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Steven Mills - Research

Here you can find out a bit more about my current research projects, as well as those I worked on while at Areograph and the Geospatial Research Centre.

My main research area is computer vision, and I am a member of the Graphics and Vision research group. Within computer vision, my main focus recovering 3D structure from multiple images. This is an area that is receiving a lot of attention at the moment, and I am interested in using prior knowledge to improve reconstruction quality. This prior knowledge can come from many sources and can be precise and metric (such as lens calibration information or GPS camera locations), or vague and qualitative (such as knowledge that subsequent images usually view similar parts of the scene). As well as the 3D structure recovery problem, I am interested in computer vision generally, and in related fields such as image processing and computer graphics.

Current Research

Vision Based Automated Pruning: I am part of a team led by Dr Richard Green at the University of Canterbury developing a vine-pruning robot for the wine industry. The robot will use computer vision to build a 3D model of the vines. This model will then be used by an artificial intelligence system to guide a robotic pruning arm to cut away unwanted parts of the vine. This project is supported through partnership with industry and government funding from MSI.

Mosaicing Aerial Images Aerial images can be orthorectified by projecting them on to a 3D terrain model. This removes distortions caused by the shape of the terrain and makes a flat, map-like orthoimage. Multiple orthoimages can then be stitched together to make a large orthomosaic image. I am working with Dr Phil McLeod at Areograph to find optimal seams along which to join orthoimages in such a mosaic.

3D Models from Images Much of my recent work in 3D reconstruction from images has been in creating terrain models from aerial images. However, I am interested in modelling other objects. Currently I am working with Dr Natalie Smith to build 3D models of garments for heritage and educational applications, and I am also interested in modelling buildings and architectural spaces.

Direct 3D Sensing While processing images are one way to recover 3D scene structure, other sensors can estimate 3D shape directly. One that is of interest is Microsoft's Kinect sensor, which is cheap and useful up to a range of several meters. I am working with honours students on Kinect-based projects to build 3D models and to construct a 3D tangible interface.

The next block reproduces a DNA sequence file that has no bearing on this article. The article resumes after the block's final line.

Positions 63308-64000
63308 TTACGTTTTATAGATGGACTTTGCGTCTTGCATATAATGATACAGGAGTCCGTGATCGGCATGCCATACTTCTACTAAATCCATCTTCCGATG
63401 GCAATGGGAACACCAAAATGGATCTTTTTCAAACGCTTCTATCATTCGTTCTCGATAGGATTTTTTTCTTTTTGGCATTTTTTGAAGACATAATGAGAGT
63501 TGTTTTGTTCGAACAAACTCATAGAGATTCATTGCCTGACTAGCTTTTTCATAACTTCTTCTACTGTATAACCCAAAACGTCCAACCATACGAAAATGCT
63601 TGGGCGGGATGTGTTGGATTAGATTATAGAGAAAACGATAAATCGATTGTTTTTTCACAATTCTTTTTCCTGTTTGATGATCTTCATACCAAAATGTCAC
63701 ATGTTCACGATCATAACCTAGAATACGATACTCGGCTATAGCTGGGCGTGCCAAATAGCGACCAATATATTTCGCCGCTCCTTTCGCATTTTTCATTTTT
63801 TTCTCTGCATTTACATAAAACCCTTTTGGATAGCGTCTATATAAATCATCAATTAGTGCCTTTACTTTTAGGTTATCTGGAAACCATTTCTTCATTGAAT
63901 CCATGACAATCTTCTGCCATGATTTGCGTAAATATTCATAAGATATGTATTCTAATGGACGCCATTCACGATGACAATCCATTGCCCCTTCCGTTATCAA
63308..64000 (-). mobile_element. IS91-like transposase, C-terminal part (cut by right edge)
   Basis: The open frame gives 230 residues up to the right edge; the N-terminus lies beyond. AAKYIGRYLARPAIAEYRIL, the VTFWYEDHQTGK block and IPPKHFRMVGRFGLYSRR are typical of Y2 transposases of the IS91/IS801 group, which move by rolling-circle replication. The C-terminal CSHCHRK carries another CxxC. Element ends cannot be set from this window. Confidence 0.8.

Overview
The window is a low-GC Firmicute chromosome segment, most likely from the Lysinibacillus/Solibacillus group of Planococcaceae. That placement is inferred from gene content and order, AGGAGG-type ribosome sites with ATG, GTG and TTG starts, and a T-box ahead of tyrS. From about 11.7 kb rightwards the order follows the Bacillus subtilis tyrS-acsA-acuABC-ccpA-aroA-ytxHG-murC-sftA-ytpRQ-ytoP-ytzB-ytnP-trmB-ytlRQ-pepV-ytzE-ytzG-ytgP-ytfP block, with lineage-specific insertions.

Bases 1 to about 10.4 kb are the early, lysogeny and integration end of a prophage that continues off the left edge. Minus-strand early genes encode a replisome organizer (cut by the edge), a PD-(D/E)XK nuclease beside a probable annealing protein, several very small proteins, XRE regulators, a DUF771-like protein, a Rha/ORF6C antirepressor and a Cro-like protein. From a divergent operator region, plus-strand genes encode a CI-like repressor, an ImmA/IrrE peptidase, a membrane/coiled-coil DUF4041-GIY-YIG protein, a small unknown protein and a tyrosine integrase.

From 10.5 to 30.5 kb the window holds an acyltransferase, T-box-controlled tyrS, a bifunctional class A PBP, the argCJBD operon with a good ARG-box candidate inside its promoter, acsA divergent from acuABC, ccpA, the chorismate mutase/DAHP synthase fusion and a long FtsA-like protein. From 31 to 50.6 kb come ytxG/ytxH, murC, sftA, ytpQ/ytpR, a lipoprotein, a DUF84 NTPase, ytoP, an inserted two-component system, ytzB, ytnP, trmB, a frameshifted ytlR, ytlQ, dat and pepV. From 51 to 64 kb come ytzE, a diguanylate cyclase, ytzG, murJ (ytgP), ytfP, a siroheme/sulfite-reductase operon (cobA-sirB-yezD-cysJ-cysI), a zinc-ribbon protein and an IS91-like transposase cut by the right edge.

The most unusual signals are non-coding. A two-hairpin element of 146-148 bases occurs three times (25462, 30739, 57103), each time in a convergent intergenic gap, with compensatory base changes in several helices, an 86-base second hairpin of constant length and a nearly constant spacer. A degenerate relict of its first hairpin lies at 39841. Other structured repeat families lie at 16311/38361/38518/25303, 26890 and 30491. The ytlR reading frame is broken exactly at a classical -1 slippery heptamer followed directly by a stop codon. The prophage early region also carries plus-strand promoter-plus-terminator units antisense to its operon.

Past Research

Most of my recent research has been commercially focused. Below are some examples of projects that I have been involved with, along with results and applications to real world problems.


Photo-realistic Environments:

At Areograph I was extensively involved in developing a system for creating photo-realistic environments from images. This involves processing a large number of still images to create a 3D model of a scene. The final scene reconstruction is then dynamically textured with the original images. The use of dynamic texturing means that fine details and complex lighting effects are automatically captured and displayed to the viewer.

A demonstration of the Areograph process and some results.

Areograph used in a digital heritage application at the Otago Early Settlers Museum.

Aerial Photogrammetry: Areograph's scene reconstruction technology has also been used in partnership with Hawkeye UAV to process aerial images. High resolution digital images are captured from a UAV (unmanned aerial vehicle) along with GPS locations for each image. A dense point cloud of the scene is created, along with an orthophoto (a 2D image of the area, corrected to remove distortions from perspective effects and oblique viewing angles). These are geo-referenced - all of the data is presented in a standard geographic co-ordinate frame. This means that they can easily be used with other GIS data sets such as road network maps, and can be used to make real-world measurements from the models.

Example of a scene generated from Hawkeye UAV imagery in a GIS package.

Geospatial Research Centre

Thermal Mapping: This project created large-scale thermal maps of urban areas. A low resolution (320x240 pixel) thermal camera was used to capture images from a light aircraft. These were then geo-referenced by projecting from known camera positions (from GPS and inertial sensors) onto a LiDAR terrain model. From this data a mosaic image of a city can be built up.

Apart from some initial calibration, the image processing was fully automated. This included selecting images for mosaicing, reprojection onto the terrain model, and adjusting for brightness changes between images. The final system was used to mosaic around 250,000 images to create a 1m resolution image of Christchurch city (over 400 km2). You can see some results at the Christchurch City Council website.

Thermal Mosaic of Rangiora
Results from a test of the thermal mosaicing system over Rangiora (click for a larger version).